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USPS OIG – Progress Made to Reduce Mail Excluded from Service Measurement

September 18, 2023 ,

READ FULL ARTICLE AT » Office of Inspector General OIG

Background

The Postal Accountability and Enhancement Act of 2006 required the Postal Service to establish and report on service standards, or timeliness goals. The Postal Service considers these standards to be one of the primary operational goals against which it measures performance. The Postal Service uses an internal system to capture mail information and report on the percent of mail that met timeliness goals. The data is also used to identify and correct service issues and for customers to track timeliness of mailpieces. However, mail can be excluded when it doesn’t comply with Postal Service business rules. The more mail included in measurement, the more representative the measurement is overall, enabling the Postal Service to have the best operational data possible to help its goal for delivering mail timely to the American people.

What We Did

Our objective was to evaluate the progress made to reduce mail excluded from service performance measurement. We interviewed and surveyed judgmentally selected Postal Service facilities and commercial mailers with high rates of mailpiece exclusions.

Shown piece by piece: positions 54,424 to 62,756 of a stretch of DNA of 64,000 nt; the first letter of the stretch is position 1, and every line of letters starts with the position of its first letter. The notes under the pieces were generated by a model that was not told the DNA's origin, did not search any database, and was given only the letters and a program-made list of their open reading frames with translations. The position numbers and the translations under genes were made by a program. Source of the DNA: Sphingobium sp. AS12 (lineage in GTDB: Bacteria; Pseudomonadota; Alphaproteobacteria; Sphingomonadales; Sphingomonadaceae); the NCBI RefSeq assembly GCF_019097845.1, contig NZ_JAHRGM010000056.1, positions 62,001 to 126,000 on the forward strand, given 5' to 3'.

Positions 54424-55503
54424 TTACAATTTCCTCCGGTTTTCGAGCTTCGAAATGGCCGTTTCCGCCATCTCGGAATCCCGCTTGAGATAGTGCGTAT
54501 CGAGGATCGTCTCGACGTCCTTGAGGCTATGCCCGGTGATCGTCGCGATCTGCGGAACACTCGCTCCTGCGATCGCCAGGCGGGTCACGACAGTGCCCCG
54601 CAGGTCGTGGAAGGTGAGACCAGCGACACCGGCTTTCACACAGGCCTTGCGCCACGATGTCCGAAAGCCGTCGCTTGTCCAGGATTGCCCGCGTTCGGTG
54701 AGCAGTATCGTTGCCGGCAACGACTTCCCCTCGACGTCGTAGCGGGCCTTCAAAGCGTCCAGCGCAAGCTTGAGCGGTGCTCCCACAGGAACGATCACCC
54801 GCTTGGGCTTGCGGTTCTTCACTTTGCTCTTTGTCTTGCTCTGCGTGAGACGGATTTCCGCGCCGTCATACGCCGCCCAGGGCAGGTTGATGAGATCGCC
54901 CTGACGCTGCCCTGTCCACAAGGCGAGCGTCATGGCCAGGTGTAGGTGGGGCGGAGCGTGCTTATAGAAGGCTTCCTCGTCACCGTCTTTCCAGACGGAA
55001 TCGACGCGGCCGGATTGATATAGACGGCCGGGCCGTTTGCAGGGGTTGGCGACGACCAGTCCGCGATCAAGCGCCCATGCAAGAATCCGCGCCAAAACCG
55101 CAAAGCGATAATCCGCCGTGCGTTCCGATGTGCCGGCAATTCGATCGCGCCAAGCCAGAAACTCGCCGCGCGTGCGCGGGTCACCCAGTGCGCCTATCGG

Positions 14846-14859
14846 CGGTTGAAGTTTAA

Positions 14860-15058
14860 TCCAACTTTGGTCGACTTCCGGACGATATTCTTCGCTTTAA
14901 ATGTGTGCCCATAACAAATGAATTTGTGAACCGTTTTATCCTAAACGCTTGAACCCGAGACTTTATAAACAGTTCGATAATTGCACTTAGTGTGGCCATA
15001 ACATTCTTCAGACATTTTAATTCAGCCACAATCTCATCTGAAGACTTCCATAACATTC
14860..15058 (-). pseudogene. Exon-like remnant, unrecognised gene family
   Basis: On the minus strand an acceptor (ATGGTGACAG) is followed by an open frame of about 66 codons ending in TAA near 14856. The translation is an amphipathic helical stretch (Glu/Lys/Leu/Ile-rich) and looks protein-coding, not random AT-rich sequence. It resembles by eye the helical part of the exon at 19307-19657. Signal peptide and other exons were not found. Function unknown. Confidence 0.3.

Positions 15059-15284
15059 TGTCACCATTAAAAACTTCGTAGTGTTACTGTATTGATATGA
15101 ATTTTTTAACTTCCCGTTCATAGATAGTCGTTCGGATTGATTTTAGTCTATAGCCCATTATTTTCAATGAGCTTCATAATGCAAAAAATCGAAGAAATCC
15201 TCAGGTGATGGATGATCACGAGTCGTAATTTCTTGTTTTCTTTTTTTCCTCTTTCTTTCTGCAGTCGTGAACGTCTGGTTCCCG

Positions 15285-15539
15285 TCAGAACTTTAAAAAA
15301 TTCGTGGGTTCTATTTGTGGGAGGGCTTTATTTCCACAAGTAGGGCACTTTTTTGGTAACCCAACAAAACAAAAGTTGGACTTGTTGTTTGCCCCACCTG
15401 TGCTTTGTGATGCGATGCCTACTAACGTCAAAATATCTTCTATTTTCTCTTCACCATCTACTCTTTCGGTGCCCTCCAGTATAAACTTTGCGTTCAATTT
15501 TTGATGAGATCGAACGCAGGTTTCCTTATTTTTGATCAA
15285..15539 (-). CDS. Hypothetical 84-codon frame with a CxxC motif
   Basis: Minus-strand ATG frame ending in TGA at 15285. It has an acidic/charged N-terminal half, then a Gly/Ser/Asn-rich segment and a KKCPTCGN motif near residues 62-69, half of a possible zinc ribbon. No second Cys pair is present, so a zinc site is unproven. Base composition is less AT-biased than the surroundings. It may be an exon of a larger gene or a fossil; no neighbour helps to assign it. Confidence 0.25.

What We Found

The Postal Service developed several initiatives to reduce the amount of mail excluded from measurement. However, mail excluded from measurement has remained largely unchanged ranging between 23-27 percent over the last three years. The biggest challenge to reducing the amount of mail excluded from measurement is the awareness, ability, and willingness of mailers and the Postal Service to identify why mail was excluded and take corrective actions. We surveyed 10 mailers with large volumes of mail exclusions and five said they do not take action to resolve mail exclusions.

We identified opportunities to improve the current initiatives and include more mail in measurement. Specifically, management was not identifying and tracking defect codes for why mail was excluded and did not communicate exclusion information to mailers and postal facilities with high rates of exclusions. Without working to increase mailer engagement, the Postal Service will continue to limit its progress to reduce mail excluded from measurement.

Recommendations

We recommended management: (1) explore incentivizing mailers to resolve exclusions; (2) communicate and provide training to Full‑Service mailers on the online portal and exclusion tool, and on how to identify root causes and resolve mail exclusions; (3) track, identify, and record defect codes and root causes; and (4) determine the feasibility of providing exclusion information at the mailpiece level.

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